The Tiger Beetle is 3/4 inch long. They are some of the larger and more brilliantly colored ground beetles in the family Carabidae. For this reason they are a common feature in insect collections. Their antennae have eleven segments and are filiform (threadlike). The head is green and the pronotum fades from a brilliant reddish purple to green in the lateral portion. These beetles have powerful mandibles. The abdominal sternum is reddish then becomes yellowish on the sides. To separate them from other species of Magacephala look for a small yellow apical crescent shape on the wing cover (elytra). Males can be distinguished by having seven visible abdomen segments while females only have six. This beetle is native to nearly every county in South Carolina and inhabits most of the states in the southeast. They are predatory and eat almost anything they can catch, they run and climb quickly, and are difficult to catch. They do have the ability to fly but rarely use it. The most likely time to capture one would be between June and November on the ground at night along woodland paths or shores of ponds. Like most beetles in the Carabidae they are attracted to light.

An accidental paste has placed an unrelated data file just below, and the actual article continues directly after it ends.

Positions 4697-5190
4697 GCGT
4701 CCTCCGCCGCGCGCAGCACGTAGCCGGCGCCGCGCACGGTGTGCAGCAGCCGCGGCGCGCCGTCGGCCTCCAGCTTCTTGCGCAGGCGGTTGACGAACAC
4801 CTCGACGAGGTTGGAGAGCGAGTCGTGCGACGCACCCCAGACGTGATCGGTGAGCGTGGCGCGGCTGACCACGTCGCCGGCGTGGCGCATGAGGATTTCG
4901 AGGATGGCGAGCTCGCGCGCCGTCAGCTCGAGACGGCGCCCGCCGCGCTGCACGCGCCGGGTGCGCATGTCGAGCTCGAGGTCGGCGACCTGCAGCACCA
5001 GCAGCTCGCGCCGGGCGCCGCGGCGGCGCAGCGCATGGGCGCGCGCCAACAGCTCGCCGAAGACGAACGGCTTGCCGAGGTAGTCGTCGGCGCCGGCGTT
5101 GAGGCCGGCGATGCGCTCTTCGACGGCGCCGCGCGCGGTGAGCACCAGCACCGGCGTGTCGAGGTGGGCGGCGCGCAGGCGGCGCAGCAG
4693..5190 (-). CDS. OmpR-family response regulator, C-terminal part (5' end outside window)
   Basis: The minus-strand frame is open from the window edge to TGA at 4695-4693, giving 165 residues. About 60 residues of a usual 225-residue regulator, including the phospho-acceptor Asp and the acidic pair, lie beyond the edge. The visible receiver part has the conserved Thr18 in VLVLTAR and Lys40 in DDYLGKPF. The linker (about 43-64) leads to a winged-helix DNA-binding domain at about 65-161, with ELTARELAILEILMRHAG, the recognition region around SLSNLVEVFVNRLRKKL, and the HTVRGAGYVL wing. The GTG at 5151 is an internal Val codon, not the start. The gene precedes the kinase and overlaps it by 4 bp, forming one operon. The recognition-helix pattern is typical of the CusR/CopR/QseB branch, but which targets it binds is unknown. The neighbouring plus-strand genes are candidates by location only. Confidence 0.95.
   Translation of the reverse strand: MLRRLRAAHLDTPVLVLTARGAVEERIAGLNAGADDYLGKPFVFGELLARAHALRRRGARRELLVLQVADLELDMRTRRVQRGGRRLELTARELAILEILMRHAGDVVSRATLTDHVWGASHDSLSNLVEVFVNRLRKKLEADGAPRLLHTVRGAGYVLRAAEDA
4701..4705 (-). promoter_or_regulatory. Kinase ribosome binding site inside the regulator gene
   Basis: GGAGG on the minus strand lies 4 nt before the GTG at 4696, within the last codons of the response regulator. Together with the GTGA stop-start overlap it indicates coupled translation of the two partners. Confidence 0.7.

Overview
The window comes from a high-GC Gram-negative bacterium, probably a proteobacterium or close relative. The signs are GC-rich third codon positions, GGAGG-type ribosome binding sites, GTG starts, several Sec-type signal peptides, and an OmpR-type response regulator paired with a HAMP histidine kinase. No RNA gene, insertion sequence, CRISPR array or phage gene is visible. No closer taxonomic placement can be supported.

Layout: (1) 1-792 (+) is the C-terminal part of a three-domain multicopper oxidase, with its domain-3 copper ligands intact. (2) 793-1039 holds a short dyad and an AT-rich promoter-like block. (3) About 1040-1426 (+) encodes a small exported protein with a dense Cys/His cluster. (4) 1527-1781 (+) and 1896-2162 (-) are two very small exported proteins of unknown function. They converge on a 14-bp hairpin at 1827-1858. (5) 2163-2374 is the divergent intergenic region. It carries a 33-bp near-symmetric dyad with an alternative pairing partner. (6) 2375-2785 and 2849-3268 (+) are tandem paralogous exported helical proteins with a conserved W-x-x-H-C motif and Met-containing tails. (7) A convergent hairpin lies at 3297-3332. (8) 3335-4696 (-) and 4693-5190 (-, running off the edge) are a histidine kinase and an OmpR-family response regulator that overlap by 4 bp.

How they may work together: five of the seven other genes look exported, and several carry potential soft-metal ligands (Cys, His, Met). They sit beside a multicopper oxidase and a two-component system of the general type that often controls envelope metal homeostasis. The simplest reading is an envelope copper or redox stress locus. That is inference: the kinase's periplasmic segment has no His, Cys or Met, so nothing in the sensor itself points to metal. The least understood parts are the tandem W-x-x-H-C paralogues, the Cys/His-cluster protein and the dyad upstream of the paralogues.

The female will dig a small hole in the ground where the egg will be laid. After hatching the first instar will dig a burrow where it will continue to grow and feed. Tiger beetle larvae could be described as one of the most gruesome creatures in nature. They have large scythe-like jaws at the front of a stout "S" shaped body so they dont slide down their deep hole. The larva hides out inside a vertical burrow awaiting its food source which includes a broad range of other insects. When the larva senses prey it lunges out and drags the pray back into the chamber to eat in safety. The larva will remain in its burrow sealing it up between each molt until it emerges as an adult.